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Driver knocks paperboy 
off his bike before handing him £10 and driving off

PUBLISHED: 16:04 16 August 2017 | UPDATED: 16:50 16 August 2017

Daniel Debenham was knocked off his bike whilst doing a paper round in Diss.
Byline: Sonya Duncan
Copyright: Archant 2017

Daniel Debenham was knocked off his bike whilst doing a paper round in Diss. Byline: Sonya Duncan Copyright: Archant 2017

Archant 2017

A mother is appealing for the man who knocked her teenage son off his bike, before giving him £10 and driving away, to come forward.

Daniel Debenham was knocked off his bike whilst doing a paper round in Diss.
Byline: Sonya Duncan
Copyright: Archant 2017Daniel Debenham was knocked off his bike whilst doing a paper round in Diss. Byline: Sonya Duncan Copyright: Archant 2017

On Friday, August 11 Daniel Debenham was cycling to WH Smith in Diss to collect the papers for his morning paper round when he was knocked off his bike at the Skelton Road junction, in Frenze Hall Lane at 6.35am.

Daniel fell onto the bonnet of the car before hitting the ground.

The driver of the silver car got out of the vehicle and asked Daniel if he was okay before handing the 16-year-old a £10 note and driving away down Skelton Road.

Mandy Cosburn, Daniel’s mother, said: “Fortunately my son has got away with only bruises.

“He came home and said I’ve got something to tell you and when he said what had happened I was probably more hysterical than he was because I was just thinking about how bad it could have been.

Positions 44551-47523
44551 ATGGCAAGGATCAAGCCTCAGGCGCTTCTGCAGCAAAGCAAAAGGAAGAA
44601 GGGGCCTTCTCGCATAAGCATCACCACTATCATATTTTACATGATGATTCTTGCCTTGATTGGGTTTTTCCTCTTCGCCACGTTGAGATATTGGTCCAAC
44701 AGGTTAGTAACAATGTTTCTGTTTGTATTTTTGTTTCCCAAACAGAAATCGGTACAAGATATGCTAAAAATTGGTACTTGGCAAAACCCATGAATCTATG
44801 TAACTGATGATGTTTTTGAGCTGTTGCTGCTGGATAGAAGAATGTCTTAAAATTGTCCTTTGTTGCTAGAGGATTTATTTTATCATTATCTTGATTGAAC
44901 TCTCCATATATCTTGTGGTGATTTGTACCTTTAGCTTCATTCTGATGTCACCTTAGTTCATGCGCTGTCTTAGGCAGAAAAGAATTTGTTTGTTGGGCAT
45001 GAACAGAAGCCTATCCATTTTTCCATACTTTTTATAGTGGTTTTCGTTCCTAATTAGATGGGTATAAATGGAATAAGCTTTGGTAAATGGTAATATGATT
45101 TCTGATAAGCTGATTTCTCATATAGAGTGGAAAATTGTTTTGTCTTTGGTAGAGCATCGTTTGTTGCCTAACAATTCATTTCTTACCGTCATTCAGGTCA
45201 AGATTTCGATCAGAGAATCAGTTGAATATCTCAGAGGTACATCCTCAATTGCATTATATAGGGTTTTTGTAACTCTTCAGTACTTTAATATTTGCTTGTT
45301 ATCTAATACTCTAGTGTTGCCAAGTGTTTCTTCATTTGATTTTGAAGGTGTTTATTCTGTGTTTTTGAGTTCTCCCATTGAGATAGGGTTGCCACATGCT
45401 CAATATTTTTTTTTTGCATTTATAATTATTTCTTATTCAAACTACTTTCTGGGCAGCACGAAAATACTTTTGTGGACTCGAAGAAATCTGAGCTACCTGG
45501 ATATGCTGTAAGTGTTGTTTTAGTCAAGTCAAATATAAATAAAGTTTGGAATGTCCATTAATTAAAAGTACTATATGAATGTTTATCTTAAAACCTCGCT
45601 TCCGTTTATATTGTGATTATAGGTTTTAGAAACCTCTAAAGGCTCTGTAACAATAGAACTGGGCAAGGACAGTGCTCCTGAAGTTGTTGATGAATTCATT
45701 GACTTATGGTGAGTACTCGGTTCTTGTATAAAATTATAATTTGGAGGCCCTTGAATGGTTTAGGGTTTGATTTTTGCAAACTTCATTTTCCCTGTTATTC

“He’s been really lucky.”

A keen footballer, Daniel sustained a sprained ankle from the accident, meaning he won’t be joining his friends or younger brother on the pitch for a while.

However his bike has come off a lot worse.

“His bike is a write off,” said Mrs Cosburn.

A pupil at Diss High School, Daniel is currently awaiting his GCSE results and has been doing a paper round in the town for over a year.

Currently using a borrowed bike to carry on his paper round, he said since the accident he has become more cautious.

“I was quite shaken and shocked after the accident,” he said.

“Now I’m a lot more cautious when I’m cycling, always checking my brakes.”

It is an offence under the 1988 Road Traffic Act not to stop after an accident and if someone has been injured, the police must be called.

Following the inciden, police are appealing for witness who may have seen, heard or know of anything relating to the accident.

Anyone with information should call 101, referencing NC11082017-74.

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